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Practice Areas: IT Project Management, IT Strategy, Scheduling
Difference between Project Plan and Work plan
Network:1
Guys,
I am new to project managment and frequenty need to create IT proposal documents for client RFPs with project plan. But recently i was asked to to give work plan and then project plan in two different sections of the same RFP, my understanding was they were both the same and everytime I get this question it puts me in a swing.

Below is what the client is asking for in their words but the work plan details are asked under the section "Project Approach/Management" and project plan details are asked under the section "Project Plan" :

Project Approach/Management:
----------------------------------------------
Describe your Initial Work Plan and schedule, including a detailed timeline and milestones for all Phases of the project.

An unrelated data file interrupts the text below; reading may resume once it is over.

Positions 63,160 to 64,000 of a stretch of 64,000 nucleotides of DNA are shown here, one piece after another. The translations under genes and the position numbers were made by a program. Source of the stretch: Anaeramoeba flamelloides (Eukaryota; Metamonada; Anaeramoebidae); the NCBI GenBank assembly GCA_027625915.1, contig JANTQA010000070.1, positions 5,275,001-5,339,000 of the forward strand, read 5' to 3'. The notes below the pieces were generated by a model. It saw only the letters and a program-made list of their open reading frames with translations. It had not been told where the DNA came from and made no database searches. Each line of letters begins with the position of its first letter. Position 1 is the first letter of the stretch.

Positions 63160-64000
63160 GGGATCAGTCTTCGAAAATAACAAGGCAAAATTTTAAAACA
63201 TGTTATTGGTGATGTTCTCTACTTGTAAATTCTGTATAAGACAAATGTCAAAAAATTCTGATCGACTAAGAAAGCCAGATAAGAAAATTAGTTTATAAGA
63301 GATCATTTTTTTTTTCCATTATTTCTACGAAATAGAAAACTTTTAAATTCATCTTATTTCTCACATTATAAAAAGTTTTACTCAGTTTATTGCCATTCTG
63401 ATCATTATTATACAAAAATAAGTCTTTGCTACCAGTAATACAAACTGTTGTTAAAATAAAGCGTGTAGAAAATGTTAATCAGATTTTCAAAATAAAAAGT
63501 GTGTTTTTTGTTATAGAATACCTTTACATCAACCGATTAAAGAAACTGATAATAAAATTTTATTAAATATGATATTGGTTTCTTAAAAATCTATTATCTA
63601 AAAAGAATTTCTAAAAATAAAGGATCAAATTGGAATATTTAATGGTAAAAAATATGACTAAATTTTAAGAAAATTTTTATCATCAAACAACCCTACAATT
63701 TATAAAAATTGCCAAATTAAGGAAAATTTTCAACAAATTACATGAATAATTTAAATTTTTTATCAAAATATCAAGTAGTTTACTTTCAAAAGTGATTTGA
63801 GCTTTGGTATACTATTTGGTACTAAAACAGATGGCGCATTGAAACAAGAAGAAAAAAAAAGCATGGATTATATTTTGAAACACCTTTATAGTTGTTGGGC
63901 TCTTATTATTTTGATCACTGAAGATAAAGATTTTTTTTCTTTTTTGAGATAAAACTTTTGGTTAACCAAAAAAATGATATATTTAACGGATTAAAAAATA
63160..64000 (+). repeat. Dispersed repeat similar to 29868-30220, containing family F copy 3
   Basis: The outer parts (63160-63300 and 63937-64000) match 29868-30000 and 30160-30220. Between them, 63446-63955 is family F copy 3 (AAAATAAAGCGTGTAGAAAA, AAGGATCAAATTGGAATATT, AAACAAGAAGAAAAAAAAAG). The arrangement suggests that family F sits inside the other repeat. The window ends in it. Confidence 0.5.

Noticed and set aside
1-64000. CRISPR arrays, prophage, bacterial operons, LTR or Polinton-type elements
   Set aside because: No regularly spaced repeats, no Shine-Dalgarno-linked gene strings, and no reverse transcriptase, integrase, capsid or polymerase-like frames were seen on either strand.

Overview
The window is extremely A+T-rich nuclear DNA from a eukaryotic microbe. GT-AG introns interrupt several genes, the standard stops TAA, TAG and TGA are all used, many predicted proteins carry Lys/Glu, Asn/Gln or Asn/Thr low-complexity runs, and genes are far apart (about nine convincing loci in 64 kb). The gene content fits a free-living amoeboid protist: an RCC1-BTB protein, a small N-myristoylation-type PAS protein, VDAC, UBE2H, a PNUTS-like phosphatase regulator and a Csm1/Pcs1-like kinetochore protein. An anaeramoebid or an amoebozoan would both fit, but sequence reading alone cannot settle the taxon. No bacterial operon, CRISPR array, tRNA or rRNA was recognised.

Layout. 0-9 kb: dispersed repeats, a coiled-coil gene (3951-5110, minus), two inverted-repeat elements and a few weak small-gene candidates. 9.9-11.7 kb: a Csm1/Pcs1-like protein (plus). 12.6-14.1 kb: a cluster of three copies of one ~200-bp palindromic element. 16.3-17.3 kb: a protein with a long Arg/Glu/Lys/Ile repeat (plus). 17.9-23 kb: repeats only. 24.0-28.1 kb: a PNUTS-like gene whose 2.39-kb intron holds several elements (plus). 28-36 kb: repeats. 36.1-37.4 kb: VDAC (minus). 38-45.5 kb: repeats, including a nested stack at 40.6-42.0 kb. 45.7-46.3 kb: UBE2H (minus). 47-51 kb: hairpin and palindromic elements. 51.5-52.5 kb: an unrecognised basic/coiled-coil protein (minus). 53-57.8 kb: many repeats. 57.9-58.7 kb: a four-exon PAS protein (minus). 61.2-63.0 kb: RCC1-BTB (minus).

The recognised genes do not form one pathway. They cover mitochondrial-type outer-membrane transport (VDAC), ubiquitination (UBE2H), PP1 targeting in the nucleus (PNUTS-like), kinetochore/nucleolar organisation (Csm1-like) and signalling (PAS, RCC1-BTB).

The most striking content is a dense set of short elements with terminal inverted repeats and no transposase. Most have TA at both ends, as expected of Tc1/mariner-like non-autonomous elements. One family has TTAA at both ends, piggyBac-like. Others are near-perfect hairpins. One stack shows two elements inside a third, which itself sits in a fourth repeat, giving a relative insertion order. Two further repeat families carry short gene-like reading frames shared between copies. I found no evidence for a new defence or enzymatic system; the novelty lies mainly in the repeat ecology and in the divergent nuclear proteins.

Project Plan:
-------------------
• Develop a project plan with dates and milestones to be used throughout the project.

I usually do 1 plan ( call it project or a work or implementation plan ) in an excel document with tasks, timeframe, resources, deliverable, milestones. Now that RFP requires work plan & project plan in 2 different section there has to be some difference. Can someone shed some light how the "initial work plan & schedule" is different from "project plan" IN THIS CONTEXT?


Thanks in advance, any help is appreciated.
Chris
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Network:573



Given your description, they sound like the same thing, although I would call it a project schedule, not a project plan. What I consider a project plan is a document that identifies major dates and milestones, and also outlines processes for how the project will be managed - risk management, change management, etc... Funny enough, when I share this with others, I call it the "Project Approach." Your best bet is to come up with what you think the definitions are and then clarify it with your client.
Network:1193



The best thing is to avoid ambiguity. Ask the customer what does mean. I am writing that because is the best way to not have problems. For example, if you will use PMI way to do things you will not find the definition for "work plan" in any PMI´s document. No matter people above have gave you great definitions.